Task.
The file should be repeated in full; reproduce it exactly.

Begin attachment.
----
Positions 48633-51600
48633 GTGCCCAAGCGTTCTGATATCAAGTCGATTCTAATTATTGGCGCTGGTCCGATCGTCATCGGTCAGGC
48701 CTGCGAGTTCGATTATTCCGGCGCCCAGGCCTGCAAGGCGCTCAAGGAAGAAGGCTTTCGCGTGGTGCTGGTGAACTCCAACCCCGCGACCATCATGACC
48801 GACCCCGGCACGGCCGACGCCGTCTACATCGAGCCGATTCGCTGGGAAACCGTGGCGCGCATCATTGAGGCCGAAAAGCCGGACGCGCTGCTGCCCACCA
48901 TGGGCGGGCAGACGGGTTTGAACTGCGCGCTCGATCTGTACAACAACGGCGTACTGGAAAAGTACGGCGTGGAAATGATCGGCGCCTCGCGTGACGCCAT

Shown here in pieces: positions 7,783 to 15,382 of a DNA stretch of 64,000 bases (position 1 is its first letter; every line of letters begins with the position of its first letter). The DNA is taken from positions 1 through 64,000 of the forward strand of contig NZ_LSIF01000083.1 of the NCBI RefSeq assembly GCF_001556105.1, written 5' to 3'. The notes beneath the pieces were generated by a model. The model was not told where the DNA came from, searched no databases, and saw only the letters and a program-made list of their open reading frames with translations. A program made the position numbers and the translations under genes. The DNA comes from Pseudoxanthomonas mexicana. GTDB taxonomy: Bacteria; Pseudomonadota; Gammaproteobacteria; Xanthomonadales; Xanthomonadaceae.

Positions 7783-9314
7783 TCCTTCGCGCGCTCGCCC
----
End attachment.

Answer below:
Positions 48633-51600
48633 GTGCCCAAGCGTTCTGATATCAAGTCGATTCTAATTATTGGCGCTGGTCCGATCGTCATCGGTCAGGC
48701 CTGCGAGTTCGATTATTCCGGCGCCCAGGCCTGCAAGGCGCTCAAGGAAGAAGGCTTTCGCGTGGTGCTGGTGAACTCCAACCCCGCGACCATCATGACC
48801 GACCCCGGCACGGCCGACGCCGTCTACATCGAGCCGATTCGCTGGGAAACCGTGGCGCGCATCATTGAGGCCGAAAAGCCGGACGCGCTGCTGCCCACCA
48901 TGGGCGGGCAGACGGGTTTGAACTGCGCGCTCGATCTGTACAACAACGGCGTACTGGAAAAGTACGGCGTGGAAATGATCGGCGCCTCGCGTGACGCCAT

Shown here in pieces: positions 7,783 to 15,382 of a DNA stretch of 64,000 bases (position 1 is its first letter; every line of letters begins with the position of its first letter). The DNA is taken from positions 1 through 64,000 of the forward strand of contig NZ_LSIF01000083.1 of the NCBI RefSeq assembly GCF_001556105.1, written 5' to 3'. The notes beneath the pieces were generated by a model. The model was not told where the DNA came from, searched no databases, and saw only the letters and a program-made list of their open reading frames with translations. A program made the position numbers and the translations under genes. The DNA comes from Pseudoxanthomonas mexicana. GTDB taxonomy: Bacteria; Pseudomonadota; Gammaproteobacteria; Xanthomonadales; Xanthomonadaceae.

Positions 7783-9314
7783 TCCTTCGCGCGCTCGCCC